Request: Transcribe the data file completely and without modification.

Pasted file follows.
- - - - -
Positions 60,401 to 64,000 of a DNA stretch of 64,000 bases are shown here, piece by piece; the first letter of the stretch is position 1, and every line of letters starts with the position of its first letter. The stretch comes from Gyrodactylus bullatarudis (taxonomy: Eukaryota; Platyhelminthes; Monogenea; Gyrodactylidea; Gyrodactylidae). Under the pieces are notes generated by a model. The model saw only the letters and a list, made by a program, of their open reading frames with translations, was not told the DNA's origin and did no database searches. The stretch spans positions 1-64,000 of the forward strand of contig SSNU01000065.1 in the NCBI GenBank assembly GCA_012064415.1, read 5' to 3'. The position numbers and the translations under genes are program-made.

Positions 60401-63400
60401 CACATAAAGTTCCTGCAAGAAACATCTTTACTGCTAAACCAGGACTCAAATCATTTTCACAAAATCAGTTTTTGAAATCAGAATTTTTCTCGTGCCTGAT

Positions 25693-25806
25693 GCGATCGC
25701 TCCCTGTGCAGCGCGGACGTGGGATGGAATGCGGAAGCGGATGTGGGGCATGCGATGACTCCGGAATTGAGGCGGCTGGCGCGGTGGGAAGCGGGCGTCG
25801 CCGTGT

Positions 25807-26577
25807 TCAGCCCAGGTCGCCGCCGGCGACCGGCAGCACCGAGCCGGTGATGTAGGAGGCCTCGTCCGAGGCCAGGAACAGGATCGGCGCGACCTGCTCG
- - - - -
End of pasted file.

Positions 60,401 to 64,000 of a DNA stretch of 64,000 bases are shown here, piece by piece; the first letter of the stretch is position 1, and every line of letters starts with the position of its first letter. The stretch comes from Gyrodactylus bullatarudis (taxonomy: Eukaryota; Platyhelminthes; Monogenea; Gyrodactylidea; Gyrodactylidae). Under the pieces are notes generated by a model. The model saw only the letters and a list, made by a program, of their open reading frames with translations, was not told the DNA's origin and did no database searches. The stretch spans positions 1-64,000 of the forward strand of contig SSNU01000065.1 in the NCBI GenBank assembly GCA_012064415.1, read 5' to 3'. The position numbers and the translations under genes are program-made.

Positions 60401-63400
60401 CACATAAAGTTCCTGCAAGAAACATCTTTACTGCTAAACCAGGACTCAAATCATTTTCACAAAATCAGTTTTTGAAATCAGAATTTTTCTCGTGCCTGAT

Positions 25693-25806
25693 GCGATCGC
25701 TCCCTGTGCAGCGCGGACGTGGGATGGAATGCGGAAGCGGATGTGGGGCATGCGATGACTCCGGAATTGAGGCGGCTGGCGCGGTGGGAAGCGGGCGTCG
25801 CCGTGT

Positions 25807-26577
25807 TCAGCCCAGGTCGCCGCCGGCGACCGGCAGCACCGAGCCGGTGATGTAGGAGGCCTCGTCCGAGGCCAGGAACAGGATCGGCGCGACCTGCTCG